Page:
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Does a Freelancer Need a Business License? – The Best Business Entities for Freelancers

Last updated: May 12, 2019
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The freelance workforce is growing at a rapid pace.

And as it becomes more profitable, more and more people are ditching traditional jobs to work full-time or part-time as freelancers. In fact, some studies suggest that freelancers will make up more than 50 percent of the workforce within the next 10 years.

It’s easy to see why this trend is occurring. Freelancing allows people the chance to work whenever, and sometimes wherever, they want.

And thanks to companies such as Uber, Lyft, DoorDash, Grubhub and many more, it’s also a chance for people to try out new jobs and make some extra cash, or maybe even an entire living.

But one of the potential downsides of freelancing is complying with relevant rules and regulations, especially tax laws. This is because technically, as a freelancer, you are an independent contractor who owns your own business.

Does that mean freelancers need a business license? Not exactly.

There are several different businesses entities you can establish as a freelancer, each one with its own set of advantages and disadvantages. So to help you make the right decision, here’s an explanation of your different options as well as some of the pros and cons of each.


1. Sole Proprietorships for Freelancers

A sole proprietorship is one of the most basic and most logical options for freelancers. Essentially, a sole proprietorship is a fancy way of saying that an individual runs his or her own business.

In this type of arrangement, there is no legal separation between the person running the business and the business itself. Because of this, a sole proprietorship ends up being the default status for all businesses. This means that if you haven’t done anything to change the type of business you run, then you are already running a sole proprietorship.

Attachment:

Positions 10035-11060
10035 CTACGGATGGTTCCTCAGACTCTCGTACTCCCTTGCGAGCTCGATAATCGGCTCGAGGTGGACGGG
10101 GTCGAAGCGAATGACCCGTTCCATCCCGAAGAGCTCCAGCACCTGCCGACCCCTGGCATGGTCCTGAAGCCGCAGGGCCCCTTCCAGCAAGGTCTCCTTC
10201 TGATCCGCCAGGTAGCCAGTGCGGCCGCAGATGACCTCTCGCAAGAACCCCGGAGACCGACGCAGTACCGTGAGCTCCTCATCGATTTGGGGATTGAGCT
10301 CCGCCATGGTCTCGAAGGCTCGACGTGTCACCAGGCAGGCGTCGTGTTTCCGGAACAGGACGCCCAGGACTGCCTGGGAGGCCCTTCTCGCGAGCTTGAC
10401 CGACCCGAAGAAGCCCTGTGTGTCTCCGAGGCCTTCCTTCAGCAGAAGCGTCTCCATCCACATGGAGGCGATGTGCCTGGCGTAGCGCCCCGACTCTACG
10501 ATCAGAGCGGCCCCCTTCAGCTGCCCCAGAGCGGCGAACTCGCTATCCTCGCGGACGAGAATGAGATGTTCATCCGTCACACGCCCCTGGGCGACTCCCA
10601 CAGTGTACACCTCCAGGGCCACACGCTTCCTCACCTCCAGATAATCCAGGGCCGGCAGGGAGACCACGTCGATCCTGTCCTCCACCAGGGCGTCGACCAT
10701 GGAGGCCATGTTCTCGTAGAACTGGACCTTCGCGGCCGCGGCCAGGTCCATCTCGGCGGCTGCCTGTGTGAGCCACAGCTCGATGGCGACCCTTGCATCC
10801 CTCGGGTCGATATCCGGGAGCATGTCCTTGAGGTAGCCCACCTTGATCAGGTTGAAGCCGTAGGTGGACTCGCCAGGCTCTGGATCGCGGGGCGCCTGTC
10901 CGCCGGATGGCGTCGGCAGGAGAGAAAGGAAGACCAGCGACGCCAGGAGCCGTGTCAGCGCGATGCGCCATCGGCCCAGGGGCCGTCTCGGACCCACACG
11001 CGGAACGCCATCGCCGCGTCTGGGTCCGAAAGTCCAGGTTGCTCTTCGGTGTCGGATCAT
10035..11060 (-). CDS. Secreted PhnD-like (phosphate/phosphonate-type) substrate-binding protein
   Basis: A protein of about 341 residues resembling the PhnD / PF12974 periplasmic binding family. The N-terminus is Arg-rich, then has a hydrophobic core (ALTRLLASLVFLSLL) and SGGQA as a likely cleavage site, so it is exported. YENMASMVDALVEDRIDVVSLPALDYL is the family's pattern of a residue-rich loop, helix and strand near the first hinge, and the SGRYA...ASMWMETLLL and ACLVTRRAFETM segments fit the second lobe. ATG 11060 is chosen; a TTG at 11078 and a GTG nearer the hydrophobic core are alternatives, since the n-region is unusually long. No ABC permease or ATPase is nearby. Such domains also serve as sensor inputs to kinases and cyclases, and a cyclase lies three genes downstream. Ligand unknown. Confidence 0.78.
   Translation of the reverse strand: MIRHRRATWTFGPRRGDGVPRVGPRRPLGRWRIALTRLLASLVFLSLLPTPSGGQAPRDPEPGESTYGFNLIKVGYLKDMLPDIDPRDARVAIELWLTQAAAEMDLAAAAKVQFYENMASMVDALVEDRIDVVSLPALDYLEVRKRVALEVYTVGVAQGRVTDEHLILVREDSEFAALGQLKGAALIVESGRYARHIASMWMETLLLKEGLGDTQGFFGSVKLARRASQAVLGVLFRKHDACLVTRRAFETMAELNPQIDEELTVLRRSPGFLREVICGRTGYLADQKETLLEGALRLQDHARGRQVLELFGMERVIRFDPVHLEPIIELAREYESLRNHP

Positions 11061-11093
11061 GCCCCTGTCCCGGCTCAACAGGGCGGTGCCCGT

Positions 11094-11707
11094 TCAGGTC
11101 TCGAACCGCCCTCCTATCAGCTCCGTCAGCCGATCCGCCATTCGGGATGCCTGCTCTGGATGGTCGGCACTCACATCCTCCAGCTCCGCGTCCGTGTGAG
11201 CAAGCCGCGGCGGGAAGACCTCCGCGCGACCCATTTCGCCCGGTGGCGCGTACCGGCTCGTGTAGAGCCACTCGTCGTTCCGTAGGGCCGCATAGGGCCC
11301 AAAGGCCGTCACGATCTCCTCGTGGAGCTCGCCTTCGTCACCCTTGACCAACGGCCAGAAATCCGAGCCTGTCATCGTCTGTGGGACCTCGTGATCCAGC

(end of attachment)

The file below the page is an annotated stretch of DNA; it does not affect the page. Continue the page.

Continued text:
Also, if you haven’t done anything to change your status, then technically your business is run using your name. However, you can set up a DBA, which stands for “Doing Business As,” which allows you to use a different name for the business without changing the status of your company. This is often useful for people who want to market their business but don’t want to use their own name.

Pros

The main advantage of a sole proprietorship is how easy it is to set up, since you don’t need to do anything at all to establish it.

If you want to use a DBA, then you will need to register it with your Secretary of State or other local government body.

This process of setting up a DBA doesn’t require much more than filling out a few forms and perhaps paying a small fee.

The other big advantage to a sole proprietorship comes when it’s time to file taxes. As a sole proprietor, you don’t need to file any additional returns. You simply declare your business revenues on Schedule C of your tax reform, and this gets entered into your regular 1040 form.

Because of this, the tax rate for sole proprietorships is lower than for other business entities.

Cons

The biggest disadvantage of a sole proprietorship is that you, as an individual, are liable for any and all business debts. This means that if you take out a loan, or finance some equipment, using your business name, and you fail to pay this obligation, creditors can come after not only your business assets but also your personal assets.

Or if your business is sued, it’s essentially you that is getting sued. There is no protection against your personal assets, unlike the other entities we’ll discuss later on.

This can be scary, as it means your personal bank accounts, your home, and any other assets you own are at risk should you fail to pay back your debts.

The other major downside is if you want to raise money for the business. Since you cannot sell shares or stock, investments in your business will go straight to you. Some investors may not like the idea of handing money directly over to you with no legal obligation like there is with a corporation.

Who Should Use a Sole Proprietorship?

This type of business entity is ideal for freelancers who don’t plan on requiring investment or who don’t plan on going into debt to grow the business.

Freelance writers, web developers, drivers, artists, graphic designers, etc. can all probably do just fine with a sole proprietorship, as there is not a lot of need for debt, which reduces the risk of your assets being seized as a result of non-payment.